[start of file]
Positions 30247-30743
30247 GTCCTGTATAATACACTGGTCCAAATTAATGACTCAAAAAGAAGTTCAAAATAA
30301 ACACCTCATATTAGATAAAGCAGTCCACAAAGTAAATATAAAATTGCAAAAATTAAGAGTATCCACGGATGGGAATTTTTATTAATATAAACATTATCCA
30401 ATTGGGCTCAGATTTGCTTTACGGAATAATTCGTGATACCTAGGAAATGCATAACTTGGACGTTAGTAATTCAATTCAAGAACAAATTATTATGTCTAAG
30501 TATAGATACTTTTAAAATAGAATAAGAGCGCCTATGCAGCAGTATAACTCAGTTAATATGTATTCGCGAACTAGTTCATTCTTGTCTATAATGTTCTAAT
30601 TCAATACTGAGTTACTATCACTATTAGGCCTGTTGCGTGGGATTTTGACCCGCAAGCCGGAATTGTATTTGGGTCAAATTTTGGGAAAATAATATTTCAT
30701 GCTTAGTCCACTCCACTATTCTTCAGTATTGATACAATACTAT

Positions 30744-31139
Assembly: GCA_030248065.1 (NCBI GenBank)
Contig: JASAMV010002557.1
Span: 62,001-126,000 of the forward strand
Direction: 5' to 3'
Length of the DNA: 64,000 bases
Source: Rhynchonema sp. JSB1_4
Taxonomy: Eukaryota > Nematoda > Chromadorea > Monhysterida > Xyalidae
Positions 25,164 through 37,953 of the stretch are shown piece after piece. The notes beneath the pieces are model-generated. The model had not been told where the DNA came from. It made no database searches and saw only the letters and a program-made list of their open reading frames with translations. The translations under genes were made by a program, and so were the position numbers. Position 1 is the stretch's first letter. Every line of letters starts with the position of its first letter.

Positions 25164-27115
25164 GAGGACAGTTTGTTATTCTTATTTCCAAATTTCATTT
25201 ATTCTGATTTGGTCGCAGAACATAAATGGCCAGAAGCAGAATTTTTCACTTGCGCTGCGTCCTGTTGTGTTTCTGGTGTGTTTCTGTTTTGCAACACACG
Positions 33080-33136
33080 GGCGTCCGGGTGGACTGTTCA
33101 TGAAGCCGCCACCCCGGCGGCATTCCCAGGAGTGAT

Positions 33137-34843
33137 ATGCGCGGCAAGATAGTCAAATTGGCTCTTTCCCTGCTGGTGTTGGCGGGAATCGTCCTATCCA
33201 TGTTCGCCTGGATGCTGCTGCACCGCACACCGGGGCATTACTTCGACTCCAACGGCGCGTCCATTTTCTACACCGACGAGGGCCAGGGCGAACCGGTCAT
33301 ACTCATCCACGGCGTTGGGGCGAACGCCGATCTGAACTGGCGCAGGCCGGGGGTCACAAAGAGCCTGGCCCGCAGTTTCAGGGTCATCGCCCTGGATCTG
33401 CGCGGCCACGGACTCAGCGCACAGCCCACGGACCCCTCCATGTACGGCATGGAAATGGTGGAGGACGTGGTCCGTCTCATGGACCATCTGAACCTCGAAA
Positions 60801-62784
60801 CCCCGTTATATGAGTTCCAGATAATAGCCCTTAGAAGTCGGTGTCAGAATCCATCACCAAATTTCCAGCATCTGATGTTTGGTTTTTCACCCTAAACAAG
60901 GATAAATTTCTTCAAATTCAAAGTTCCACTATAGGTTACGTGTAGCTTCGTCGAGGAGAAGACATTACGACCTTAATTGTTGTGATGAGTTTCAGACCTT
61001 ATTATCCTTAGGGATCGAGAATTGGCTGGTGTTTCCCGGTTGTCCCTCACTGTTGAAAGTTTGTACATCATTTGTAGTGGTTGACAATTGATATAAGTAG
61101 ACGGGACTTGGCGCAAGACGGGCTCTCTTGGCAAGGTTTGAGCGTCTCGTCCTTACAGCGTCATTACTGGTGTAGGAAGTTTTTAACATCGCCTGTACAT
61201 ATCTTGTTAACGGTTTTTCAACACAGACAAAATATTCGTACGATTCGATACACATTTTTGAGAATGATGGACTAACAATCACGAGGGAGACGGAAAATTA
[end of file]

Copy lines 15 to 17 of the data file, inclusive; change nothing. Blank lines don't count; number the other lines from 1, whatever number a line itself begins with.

Taxonomy: Eukaryota > Nematoda > Chromadorea > Monhysterida > Xyalidae
Positions 25,164 through 37,953 of the stretch are shown piece after piece. The notes beneath the pieces are model-generated. The model had not been told where the DNA came from. It made no database searches and saw only the letters and a program-made list of their open reading frames with translations. The translations under genes were made by a program, and so were the position numbers. Position 1 is the stretch's first letter. Every line of letters starts with the position of its first letter.

Positions 25164-27115